6. Copying in Cyberspace. Works published on the internet do not lose their copyrights and are subject to the same copyright protection as those published elsewhere. It is generally agreed that providing a link to another site does not give rise to an infringement. Rules about “electronic reserves” are less clear. In 1994, in connection with the National Information Infrastructure (“NII”) Task Force, copyright holders and information consumers (academic libraries and other users) were asked to negotiate guidelines (similar to the Classroom Guidelines discussed above) for the fair use of electronic materials in a variety of nonprofit educational contexts. The effort failed to produce definitive guidelines, but the draft Fair-Use Guidelines for Electronic Reserve Systems state principles acceptable to many participants. The draft Electronic Reserve Guidelines are similar to the 1976 Classroom Guidelines in significantly limiting use of copyrighted materials without permission. Under the draft guidelines, only brief works or brief excerpts may be used without permission; the total amount of “fair use” material included in electronic reserves for a specific course must be a small proportion of the assigned reading; electronic reserves must be structured to limit access to students registered in the relevant class; and the faculty member must obtain permission from the copyright holder if the work is to be reused in a subsequent academic term by the same instructor, or if the item is standard reading for an course taught in multiple sections by many instructors. While the Electronic Reserve Guidelines do not have any binding authority, they do provide some guidance for thinking about fair use in cyberspace. If it would not be “fair use” to make individual copies of a work for each of the students in a particular class, it is surely not “fair use” to place that work on an unrestricted website where it would be available to anyone with Internet access.
  7. Obtaining Permission to Reproduce Copyrighted Works. Permission to reproduce copyrighted materials can be obtained directly from the copyright owner, through a “clearinghouse” like the Copyright Clearance Center (www.copyright.com), or through commercial services such as FCP (a course-pack preparation service available through the Washington University Bookstore). The process can be time-consuming, so it is advisable to make your requests well before the beginning of the semester in which you wish to use the materials. A sample letter requesting permission is available. In seeking permission, you should write to the person with authority to grant it, typically the publisher or author identified in the copyright notice. A request letter should identify you (including your Washington University affiliation), the details of the specific item you wish to reproduce, the nature of the proposed reproduction, and your purposes. In identifying the work, you should include detailed identifying information:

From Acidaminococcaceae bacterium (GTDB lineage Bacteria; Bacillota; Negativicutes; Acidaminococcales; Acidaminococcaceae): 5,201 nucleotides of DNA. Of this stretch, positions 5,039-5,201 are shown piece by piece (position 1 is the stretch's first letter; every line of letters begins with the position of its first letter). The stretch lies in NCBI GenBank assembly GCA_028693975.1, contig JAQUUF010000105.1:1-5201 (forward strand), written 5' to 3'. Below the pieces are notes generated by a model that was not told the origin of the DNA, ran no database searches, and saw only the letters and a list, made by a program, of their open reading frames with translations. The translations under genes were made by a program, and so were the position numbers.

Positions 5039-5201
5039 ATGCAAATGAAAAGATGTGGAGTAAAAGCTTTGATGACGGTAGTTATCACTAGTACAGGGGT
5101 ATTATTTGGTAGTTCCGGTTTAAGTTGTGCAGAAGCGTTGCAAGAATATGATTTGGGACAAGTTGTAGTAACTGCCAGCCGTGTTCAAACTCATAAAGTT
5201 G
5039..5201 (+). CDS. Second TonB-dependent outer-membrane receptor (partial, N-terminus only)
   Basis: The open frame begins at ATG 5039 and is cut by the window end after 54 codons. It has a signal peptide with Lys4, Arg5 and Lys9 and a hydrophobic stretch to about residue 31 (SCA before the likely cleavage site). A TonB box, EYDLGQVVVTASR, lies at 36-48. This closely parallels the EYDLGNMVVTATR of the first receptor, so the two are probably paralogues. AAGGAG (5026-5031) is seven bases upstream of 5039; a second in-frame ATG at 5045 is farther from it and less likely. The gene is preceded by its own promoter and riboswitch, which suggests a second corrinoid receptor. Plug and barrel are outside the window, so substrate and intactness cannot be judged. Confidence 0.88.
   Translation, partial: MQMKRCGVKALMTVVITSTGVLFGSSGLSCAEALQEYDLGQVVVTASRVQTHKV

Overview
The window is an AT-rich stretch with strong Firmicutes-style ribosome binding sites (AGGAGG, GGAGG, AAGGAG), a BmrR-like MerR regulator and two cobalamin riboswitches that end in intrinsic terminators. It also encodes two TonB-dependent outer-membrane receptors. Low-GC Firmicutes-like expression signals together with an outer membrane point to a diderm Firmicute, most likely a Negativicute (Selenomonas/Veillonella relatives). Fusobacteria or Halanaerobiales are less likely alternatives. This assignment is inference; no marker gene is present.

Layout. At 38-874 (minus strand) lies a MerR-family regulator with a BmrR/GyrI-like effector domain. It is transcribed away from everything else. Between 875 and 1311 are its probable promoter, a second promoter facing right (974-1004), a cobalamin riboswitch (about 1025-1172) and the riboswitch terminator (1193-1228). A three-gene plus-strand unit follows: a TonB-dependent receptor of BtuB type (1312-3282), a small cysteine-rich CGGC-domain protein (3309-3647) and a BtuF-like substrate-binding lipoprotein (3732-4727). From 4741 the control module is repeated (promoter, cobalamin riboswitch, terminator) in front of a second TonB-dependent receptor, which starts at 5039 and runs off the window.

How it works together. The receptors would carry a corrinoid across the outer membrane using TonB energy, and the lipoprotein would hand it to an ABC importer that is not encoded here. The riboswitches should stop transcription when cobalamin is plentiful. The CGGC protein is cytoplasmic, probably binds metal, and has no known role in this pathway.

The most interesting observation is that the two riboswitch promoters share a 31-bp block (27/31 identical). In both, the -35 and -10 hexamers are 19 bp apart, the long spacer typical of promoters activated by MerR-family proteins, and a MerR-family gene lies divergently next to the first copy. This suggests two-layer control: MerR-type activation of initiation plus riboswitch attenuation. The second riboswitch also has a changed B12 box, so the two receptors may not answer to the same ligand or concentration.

1. the author’s, editor’s or translator’s full name(s),
    2. the title, edition and volume where applicable;
    3. the copyright date, and
    4. a precise description (e.g., exact page numbers, figures and illustrations) or copy of what you wish to reproduce.

    Whether you obtain permission and at what cost will often turn on how you wish to reproduce the work and for what purposes. For example, an owner willing to let you make copies without charge for 10 students in a seminar might require a royalty if you want to make copies for the 1000+ students enrolled in introductory English Composition and might well refuse to authorize placement of the work in “electronic reserves” if you fail to ensure that you will limit access to the members of a particular course. Similarly, requesting permission to distribute a work to students in a Fall 1999 course is different from seeking permission to distribute it to all of the students who enroll in that course during the next five academic years. Blanket permission is rarely available and royalties often depend on the use, so it is important to be specific about the use you wish to make.

  8. Infringement. Because of the uncertainties regarding the scope of “fair use,” it is possible that a faculty member will unintentionally infringe upon a copyright. If the faculty member believed that copying was fair use, and had reasonable grounds for that belief, the potential liability is quite limited and the copyright owner would therefore have little incentive to resort to litigation (provided, of course, that any infringement does not continue). Where this defense does not apply, however, a copyright owner may be entitled to not only an order prohibiting continued infringement, but to either damages actually suffered or “statutory” damages up to $20,000 per infringement (up to $100,000 if the infringement was “willful”).

October 1998. (This memorandum updates and replaces a 1988 OGC memorandum.)